December 3, 2013
Light Up the Season: Holiday Music Picks
In this season when classical music is part of popular tradition, there’s a Messiah round every corner, and you can’t swing a dead cat without hitting a Nutcracker dancer. So here’s your guide to the holiday concert season, nutcrackers, carols, and all.
Choruses and Carols
San Francisco Bach Choir: In dulci jubilo: A Candlelight Christmas
We begin, as we do every year, with this San Francisco tradition, famed for the entrance of the chorus bearing lighted candles into the darkened nave of Calvary Presbyterian Church. If you’re at all moved by early music, you won’t want to pass up the chance to hear the choir sing William Byrd’s motet O magnum mysterium along with a selection of Michael Praetorius Christmas carols. And, no worries, a few well-known carols as well.
Marin Symphony: Holiday Choral Concert
Speaking of candlelight performances, the spacious Church of St. Raphael gets lit up with members of the Marin Symphony and Marin Symphony Chorus in a local tradition that features favorite carols and — get this — abundant parking for only 50 cents an hour.
Dec. 7, 7:30 p.m. and Dec. 8, 4 p.m., The Church of Saint Raphael, San Rafael, $25-$30. Holiday Concerts by Candlelight.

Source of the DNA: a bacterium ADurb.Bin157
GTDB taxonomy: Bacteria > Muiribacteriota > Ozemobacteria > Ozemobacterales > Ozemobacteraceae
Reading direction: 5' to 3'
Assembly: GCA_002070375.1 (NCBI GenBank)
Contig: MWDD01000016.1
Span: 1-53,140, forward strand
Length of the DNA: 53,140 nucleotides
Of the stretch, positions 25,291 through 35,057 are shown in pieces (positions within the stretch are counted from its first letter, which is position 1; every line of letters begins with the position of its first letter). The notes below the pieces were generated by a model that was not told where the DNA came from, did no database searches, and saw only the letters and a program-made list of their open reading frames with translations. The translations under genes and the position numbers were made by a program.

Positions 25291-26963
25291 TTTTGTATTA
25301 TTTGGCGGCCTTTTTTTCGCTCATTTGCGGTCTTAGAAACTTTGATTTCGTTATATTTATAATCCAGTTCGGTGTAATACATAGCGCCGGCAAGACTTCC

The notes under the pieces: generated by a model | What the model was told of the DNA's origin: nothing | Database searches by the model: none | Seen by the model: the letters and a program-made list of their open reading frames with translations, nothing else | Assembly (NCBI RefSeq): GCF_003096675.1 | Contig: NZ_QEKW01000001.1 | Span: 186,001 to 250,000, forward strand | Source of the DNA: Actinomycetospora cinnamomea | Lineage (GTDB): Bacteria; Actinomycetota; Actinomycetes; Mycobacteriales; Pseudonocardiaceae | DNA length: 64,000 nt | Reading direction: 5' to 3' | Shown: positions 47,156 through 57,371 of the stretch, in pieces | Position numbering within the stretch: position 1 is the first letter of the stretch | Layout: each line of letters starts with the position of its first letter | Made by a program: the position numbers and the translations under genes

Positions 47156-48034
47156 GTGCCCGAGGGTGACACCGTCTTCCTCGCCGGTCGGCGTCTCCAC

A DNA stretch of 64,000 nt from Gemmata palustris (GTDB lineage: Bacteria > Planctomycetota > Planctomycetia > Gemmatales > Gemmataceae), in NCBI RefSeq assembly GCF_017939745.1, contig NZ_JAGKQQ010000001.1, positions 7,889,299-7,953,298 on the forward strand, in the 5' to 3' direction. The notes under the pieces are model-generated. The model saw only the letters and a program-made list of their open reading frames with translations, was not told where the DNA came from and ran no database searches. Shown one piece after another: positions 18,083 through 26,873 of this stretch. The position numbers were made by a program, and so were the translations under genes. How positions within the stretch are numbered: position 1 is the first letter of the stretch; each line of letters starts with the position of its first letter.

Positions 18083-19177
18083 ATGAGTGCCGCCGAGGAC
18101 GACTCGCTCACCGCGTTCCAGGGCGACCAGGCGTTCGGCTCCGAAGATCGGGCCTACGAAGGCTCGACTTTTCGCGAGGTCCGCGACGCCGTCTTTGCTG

Indulge in some Slavic soul with the Kitka Women’s Vocal Ensemble. Fresh from hunting up a new trove of melody in the Balkans, the women present a Bosnian-Muslim song from the ganga tradition (you’ll have to hear the concert to find out more about that), as well as seasonal songs from around Eastern Europe. The concert schedule ends up with the annual Community Sing, Dec. 22, in which the audience gets to sing along with favorites from Kitka’s Wintersongs songbook.
Dec. 8, 3 p.m., Fort Ross State Historic Park, Jenner; Dec. 13, 8 p.m., St. Paul’s Episcopal Church, Oakland; Dec. 14, Dance Palace Community Center, Point Reyes; Dec. 15, 4 p.m., St. Bede’s Episcopal Church, Menlo Park; Dec. 21, 8 p.m., Old First Concerts, S.F.; Dec. 22, Nile Hall in Historic Preservation Park, Oakland, $10-$40 (Community Sing is free).
Masterworks Chorale: Home for the Holidays
Masterworks Chorale has something that a lot of holiday revelers have come to love: Cookies! You can get your sugar buzz on after the concert with a huge assortment of them (unless you’re attending the later show, in which case, come early). But first, there is Gustav Holst’s inventive cantata Christmas Day, music from the iconic, animated version of How the Grinch Stole Christmas, and a slew of traditional carols.
Dec. 8, 2 p.m. and 4 p.m., Transfiguration Episcopal Church, San Mateo, $20-$25, students $10. Home for the Holidays.
California Bach Society: Christmas with Peter Warlock and Henry VIII
O.K., maybe you’re thinking King Wenceslas not Henry VIII, but you can usually trust choral director Paul Flight’s inventive programming, so don’t judge this concert by its title. Early music afficionados know that the English caroling tradition begins in medieval times, in the 14th and 15th century. The CBS takes us on a full tour from ancient to modern, with a few larger-scale pieces added in along the way.